School Wounds and School Healing

12 12 2010

Last week when I visited potential Kindergartens for my daughter, the principal at one of them discovered that I was a teacher and loaned me his copy of Wounded by School by Kirsten Olson. It is a book that I had been eager to read ever since I briefly met Olson and heard her speak last May, as she did some work with our school district and my school site.

Since Friday, I have been stealing every spare moment possible reading her words, reflecting on my own experiences in school both as a student and a teacher.

Her book’s main premise is that most schools unintentionally wound students and take the joy out of learning. This is an argument which deeply resonates with me, as I have come to see during the past two and a half years in my involvement in school reform, that this is, in fact the case.

I have heard colleagues say that some kids “don’t want to learn,” “They won’t do x unless I grade them,” or make other similarly cynical statements. In my core, I have believed for quite some that these statements weren’t necessarily true, but I encountered a very powerful situation this week that made very real for me the idea of school wounds and school healing.

Enter Roberto.

The first time I met Roberto, a sophomore with a perpetual mischievous sparkle in his eyes and an engaging smile, he decided to spontaneously join my AP Language and Comp class during a discussion. At the time, he was enrolled in digital imaging but said that he was “done” with his assignment, so he wanted to see what we were doing. Up to this point, my only knowledge of Roberto was that he had a reputation for being a huge troublemaker on campus. Speaking his name out loud created a series of eye rolls from any adult in the vicinity. However, when he briefly joined my AP class and engaged in dialogue with my juniors, I didn’t quite see the reputation that had preceded him.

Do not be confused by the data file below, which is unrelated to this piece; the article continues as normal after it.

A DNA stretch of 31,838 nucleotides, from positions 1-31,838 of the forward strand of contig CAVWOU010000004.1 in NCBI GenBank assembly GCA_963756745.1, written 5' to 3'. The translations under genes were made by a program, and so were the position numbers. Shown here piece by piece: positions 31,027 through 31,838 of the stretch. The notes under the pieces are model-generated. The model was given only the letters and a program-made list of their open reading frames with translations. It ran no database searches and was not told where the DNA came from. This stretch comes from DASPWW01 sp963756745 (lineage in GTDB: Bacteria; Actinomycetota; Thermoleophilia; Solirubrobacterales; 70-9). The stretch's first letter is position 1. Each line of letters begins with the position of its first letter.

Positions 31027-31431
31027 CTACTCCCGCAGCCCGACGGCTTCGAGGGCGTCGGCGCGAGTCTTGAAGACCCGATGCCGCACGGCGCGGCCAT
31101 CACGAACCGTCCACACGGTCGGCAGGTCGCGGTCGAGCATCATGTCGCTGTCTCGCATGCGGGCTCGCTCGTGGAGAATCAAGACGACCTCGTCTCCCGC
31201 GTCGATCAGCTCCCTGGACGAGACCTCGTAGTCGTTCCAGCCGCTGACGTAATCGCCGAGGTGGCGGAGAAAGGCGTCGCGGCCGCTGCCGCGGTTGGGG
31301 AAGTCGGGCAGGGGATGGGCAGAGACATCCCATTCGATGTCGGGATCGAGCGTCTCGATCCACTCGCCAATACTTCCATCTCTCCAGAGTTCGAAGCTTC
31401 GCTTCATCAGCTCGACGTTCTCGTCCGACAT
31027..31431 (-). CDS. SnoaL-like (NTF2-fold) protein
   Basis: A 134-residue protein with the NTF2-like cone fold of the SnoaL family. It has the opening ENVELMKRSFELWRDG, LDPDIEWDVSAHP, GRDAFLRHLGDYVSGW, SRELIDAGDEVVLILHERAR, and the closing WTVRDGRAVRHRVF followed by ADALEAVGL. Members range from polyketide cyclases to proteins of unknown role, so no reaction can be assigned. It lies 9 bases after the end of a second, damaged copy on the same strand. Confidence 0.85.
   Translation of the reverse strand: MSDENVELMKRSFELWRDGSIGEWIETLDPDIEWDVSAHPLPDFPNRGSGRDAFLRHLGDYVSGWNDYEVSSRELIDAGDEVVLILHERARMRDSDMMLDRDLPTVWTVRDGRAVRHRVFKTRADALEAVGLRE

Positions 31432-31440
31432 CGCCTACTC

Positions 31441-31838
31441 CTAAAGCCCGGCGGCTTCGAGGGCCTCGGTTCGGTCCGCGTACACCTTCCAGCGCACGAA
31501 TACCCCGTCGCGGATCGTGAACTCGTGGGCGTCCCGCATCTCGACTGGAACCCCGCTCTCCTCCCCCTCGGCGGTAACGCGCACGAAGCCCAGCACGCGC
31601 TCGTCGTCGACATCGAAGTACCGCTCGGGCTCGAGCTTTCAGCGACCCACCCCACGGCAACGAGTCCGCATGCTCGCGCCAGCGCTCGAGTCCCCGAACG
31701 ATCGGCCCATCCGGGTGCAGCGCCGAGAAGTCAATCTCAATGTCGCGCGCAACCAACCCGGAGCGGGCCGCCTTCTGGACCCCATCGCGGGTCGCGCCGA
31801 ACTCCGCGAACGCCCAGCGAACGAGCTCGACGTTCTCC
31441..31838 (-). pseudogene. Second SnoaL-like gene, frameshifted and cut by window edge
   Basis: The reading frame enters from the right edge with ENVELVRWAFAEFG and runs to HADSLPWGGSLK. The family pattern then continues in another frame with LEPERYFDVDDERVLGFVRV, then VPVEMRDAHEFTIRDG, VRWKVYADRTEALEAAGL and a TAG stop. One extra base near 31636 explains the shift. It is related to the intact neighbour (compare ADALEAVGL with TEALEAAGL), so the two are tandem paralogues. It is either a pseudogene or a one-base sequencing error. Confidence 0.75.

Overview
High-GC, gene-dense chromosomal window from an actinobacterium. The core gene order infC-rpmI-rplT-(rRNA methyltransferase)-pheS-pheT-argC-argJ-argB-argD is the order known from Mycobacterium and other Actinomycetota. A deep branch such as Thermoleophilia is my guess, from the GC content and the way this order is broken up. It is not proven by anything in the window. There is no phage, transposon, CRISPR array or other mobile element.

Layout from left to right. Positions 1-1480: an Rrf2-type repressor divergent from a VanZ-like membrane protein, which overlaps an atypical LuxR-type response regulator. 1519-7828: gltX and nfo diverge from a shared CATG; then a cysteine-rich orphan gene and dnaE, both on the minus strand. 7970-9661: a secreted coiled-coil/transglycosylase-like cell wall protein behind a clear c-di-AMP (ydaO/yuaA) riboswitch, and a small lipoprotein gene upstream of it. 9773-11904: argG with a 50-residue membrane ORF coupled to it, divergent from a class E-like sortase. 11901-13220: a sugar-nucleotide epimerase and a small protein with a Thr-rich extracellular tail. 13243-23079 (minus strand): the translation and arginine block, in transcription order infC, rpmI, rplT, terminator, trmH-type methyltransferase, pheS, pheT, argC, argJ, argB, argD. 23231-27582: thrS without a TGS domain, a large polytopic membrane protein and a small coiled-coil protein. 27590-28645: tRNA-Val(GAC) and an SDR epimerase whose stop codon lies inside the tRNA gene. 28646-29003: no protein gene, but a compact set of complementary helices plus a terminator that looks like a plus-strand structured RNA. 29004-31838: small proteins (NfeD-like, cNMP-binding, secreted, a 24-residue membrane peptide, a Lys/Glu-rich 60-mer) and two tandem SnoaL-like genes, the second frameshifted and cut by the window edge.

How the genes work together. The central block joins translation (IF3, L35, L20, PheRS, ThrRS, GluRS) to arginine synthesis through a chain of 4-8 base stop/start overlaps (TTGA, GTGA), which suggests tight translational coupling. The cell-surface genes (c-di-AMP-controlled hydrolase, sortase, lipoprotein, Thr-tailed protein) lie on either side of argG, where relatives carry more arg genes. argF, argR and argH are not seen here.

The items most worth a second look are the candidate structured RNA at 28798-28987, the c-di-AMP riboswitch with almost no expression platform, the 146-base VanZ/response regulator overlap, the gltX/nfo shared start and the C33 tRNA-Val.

Since that time, I have seen him in the halls at school, and we have exchanged casual but friendly greetings. I have continued to hear the same Roberto stories as always and have wondered what makes him act out so much in his other classes. Earlier this week, I had another profound encounter with Roberto that made me wonder about his school wounds and inspired me to reflect on what it might take for him to heal.

As the students in one of my freshman English classes were reflecting about what they had learned about persuasion, in walked Roberto, again with the same mischief behind his eyes. We exchanged hellos, and I asked what he was doing and where he was supposed to be. According to Roberto, he had been kicked out of his math class for the rest of the semester and was sitting in our on-site suspension room until January. That day, our administrators were all off-campus, and Roberto had been released from on-site. His math teacher wouldn’t allow him into her class, and his other choice seemed to be to wander around campus. I told Roberto he could stay, under one condition: he would have to work. He agreed.

When our class moved into the discussion circle, my goal was to give them an opportunity to reflect about how they could, at the end of our persuasion unit, answer our essential question: How do we use language to influence others?

One of my freshmen offered an idea, and Roberto looked at him and calmly responded, “I disagree with you.” He then continued to explain his position and support it with evidence. That moment was a catalyst for a lively discussion in which my ninth graders, led by tenth grade Roberto, began debating the difference between persuasion and manipulation.

I watched this scene awestruck. Here was a kid that had literally been permanently removed from his math class for being disruptive, and instead of sitting passively in on-site or wandering around campus being a nuisance, he chose to engage in my English class, without a grade, without external “motivators.”

As class ended, and he continued debating the issue with the most advanced student in my class, I wondered what had happened to Roberto during his school years. What wasn’t working for him in the system that made him the bane of other people’s existence? How deep were his school wounds? And could he be healed?

When he asked if he could return sometime, I smiled and knew that, for Roberto, healing was possible.

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